It has been my custom to start a New Year’s newsletter with a list of my 10 favourite books of the old year (please just take it for granted that my list always includes Jane Austen’s six novels). So … here is my list (alphabetical, according to author’s surname) and forgive me for a bit of cheating by including more than ten books.
- The Novel of the Century: The Extraordinary Adventure of Les Misérables by David Bellos. I wrote in detail about this book during the year. I was fascinated by every page and the one friend that I know of who took up my reading suggestions also loved it (so glad you did, Lyn).
- To Serve Them All my Days by R.F. Delderfield. This book begins at the end of WWI and starts at the beginning of WWII, and looks at the effect of the wars on a generation of young men. After reading the book, I watched the series and wondered why I had never come across this fabulous book before.
- Elly Griffiths, the Dr Ruth Galloway novels. This series of crime novels set in Norfolk and featuring an archaeologist and a police officer, really helped me to survive Covid. I just devoured them and am longing for the next one in the series (due out 4 January). Thank you, Elly Griffiths, for the amazing therapy that your novels provided. The series begins with The Crossing Places, and you MUST read the books in the right order.
- Thanks to my son (who has delighted me by reading more than 60 books this year) I read and found utterly engrossing three books by Thomas Harding – The House by the Lake, Hanns and Rudolf and Legacy: One Family, a Cup of Tea and the Company that Took On the World. History at its best!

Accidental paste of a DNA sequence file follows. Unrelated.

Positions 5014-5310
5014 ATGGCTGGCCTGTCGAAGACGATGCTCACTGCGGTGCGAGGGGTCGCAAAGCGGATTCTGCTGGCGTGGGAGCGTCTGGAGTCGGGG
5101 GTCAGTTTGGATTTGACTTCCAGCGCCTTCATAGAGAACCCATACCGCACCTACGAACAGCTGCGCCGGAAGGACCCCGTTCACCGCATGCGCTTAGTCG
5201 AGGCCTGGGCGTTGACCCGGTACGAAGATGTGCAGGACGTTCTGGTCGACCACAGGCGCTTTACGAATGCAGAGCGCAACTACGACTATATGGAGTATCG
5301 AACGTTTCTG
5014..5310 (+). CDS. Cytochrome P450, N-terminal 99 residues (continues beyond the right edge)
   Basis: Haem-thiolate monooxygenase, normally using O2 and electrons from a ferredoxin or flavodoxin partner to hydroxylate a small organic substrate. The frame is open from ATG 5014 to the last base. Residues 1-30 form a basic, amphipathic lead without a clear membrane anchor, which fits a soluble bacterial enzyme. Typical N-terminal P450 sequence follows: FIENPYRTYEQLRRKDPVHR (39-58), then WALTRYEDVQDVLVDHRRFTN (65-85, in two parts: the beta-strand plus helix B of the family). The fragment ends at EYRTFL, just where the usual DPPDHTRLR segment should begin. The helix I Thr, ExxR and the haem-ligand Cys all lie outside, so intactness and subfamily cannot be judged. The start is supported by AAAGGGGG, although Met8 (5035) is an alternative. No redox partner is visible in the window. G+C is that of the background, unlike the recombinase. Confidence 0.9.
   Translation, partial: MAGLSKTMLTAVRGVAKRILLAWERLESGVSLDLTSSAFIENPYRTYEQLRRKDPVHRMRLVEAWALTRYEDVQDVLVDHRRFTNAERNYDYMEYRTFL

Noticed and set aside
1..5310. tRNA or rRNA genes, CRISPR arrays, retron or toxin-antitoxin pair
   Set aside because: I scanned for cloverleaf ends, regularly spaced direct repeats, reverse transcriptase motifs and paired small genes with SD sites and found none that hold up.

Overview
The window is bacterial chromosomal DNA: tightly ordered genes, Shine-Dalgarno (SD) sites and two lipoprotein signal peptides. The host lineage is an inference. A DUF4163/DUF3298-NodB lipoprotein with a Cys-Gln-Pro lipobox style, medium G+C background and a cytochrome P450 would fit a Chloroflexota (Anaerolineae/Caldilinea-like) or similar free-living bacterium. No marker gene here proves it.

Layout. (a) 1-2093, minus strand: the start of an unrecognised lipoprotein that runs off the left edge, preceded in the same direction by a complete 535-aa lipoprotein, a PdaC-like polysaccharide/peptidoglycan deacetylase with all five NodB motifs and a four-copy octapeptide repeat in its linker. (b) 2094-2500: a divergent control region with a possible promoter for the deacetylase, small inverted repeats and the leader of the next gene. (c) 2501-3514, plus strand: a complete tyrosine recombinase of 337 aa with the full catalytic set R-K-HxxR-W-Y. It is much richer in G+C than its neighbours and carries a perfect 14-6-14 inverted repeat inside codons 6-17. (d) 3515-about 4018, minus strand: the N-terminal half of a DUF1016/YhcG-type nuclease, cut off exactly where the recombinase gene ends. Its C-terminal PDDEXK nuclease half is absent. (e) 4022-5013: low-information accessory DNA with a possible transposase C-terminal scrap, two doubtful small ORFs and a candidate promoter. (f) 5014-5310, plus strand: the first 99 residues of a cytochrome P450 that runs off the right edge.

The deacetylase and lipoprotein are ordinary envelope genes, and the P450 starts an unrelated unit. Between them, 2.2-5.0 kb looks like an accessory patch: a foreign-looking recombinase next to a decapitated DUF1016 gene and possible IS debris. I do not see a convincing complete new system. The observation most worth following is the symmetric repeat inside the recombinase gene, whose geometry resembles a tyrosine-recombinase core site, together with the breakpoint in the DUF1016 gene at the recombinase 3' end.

- Miss Austen by Gill Hornby. I am not a keen reader of Jane Austen sequels, but this novel about Jane’s adored sister Cassandra was moving and beautifully written. It made me think about the Austen family in new ways.
- J.K. Rowling’s Troubled Blood. She is a master of plotting, characterisation and just damn fine story-telling!
- Agent Sonya: Lover, Mother, Soldier, Spy by Ben Macintyre. This was the remarkable true story of a German Jewish woman who spied for the Soviets. I had no idea so much spying went on!
- The Enchanted April by Elizabeth Von Arnim. This novel was published in 1922. I listened to it on audio, read superbly by Eleanor Bron – I was transported to a castle in Italy in the month of April. Gorgeous! My BEST AUDIO Book of 2020.
- Because I have not travelled to Britain this year and am feeling homesick for it, I’ve been reading several books about walking through the landscapes and about the English climate. I really loved Weatherland by Alexandra Harris, a history of English weather and how attitudes to it have changed and also been reflected in art and literature – a fabulous book! As was Olivia Laing’s To the River, following the river Ouse through Sussex. I also loved Ramble On: The Story of our Love for Walking Britain by Sinclair McKay, and Walking Through Spring by Graham Hoyland, who walks north from the south coast in March with the start of spring there, to the border with Scotland which he reaches with the spring in June.
Oh, to be in England again …. Well, a Covid-free England anyway.
I think Covid has had one benefit – people have been reading more. I hope your reading has been as therapeutic and satisfying as has mine and I hope that 2021 is packed with wonderful books for you.
Did your reading alter with Covid 19? I’d love to know. Share your thoughts by leaving a comment.
The Novel of the Century: The Extraordinary Adventure of Les Misérables by David Bellos
To Serve Them All my Days by R.F. Delderfield
The Crossing Places: The Dr Ruth Galloway Mysteries 1 by Elly Griffiths
The House by the Lake by Thomas Harding
Hanns and Rudolf by Thomas Harding
Legacy: One Family, a Cup of Tea and the Company that Took On the World by Thomas Harding
Miss Austen by Gill Hornby
Troubled Blood by Robert Galbraith
The Enchanted April by Elizabeth Von Arnim
Weatherland by Alexandra Harris
To the River by Olivia Laing
Ramble On: The Story of our Love for Walking Britain by Sinclair McKay
Walking Through Spring by Graham Hoyland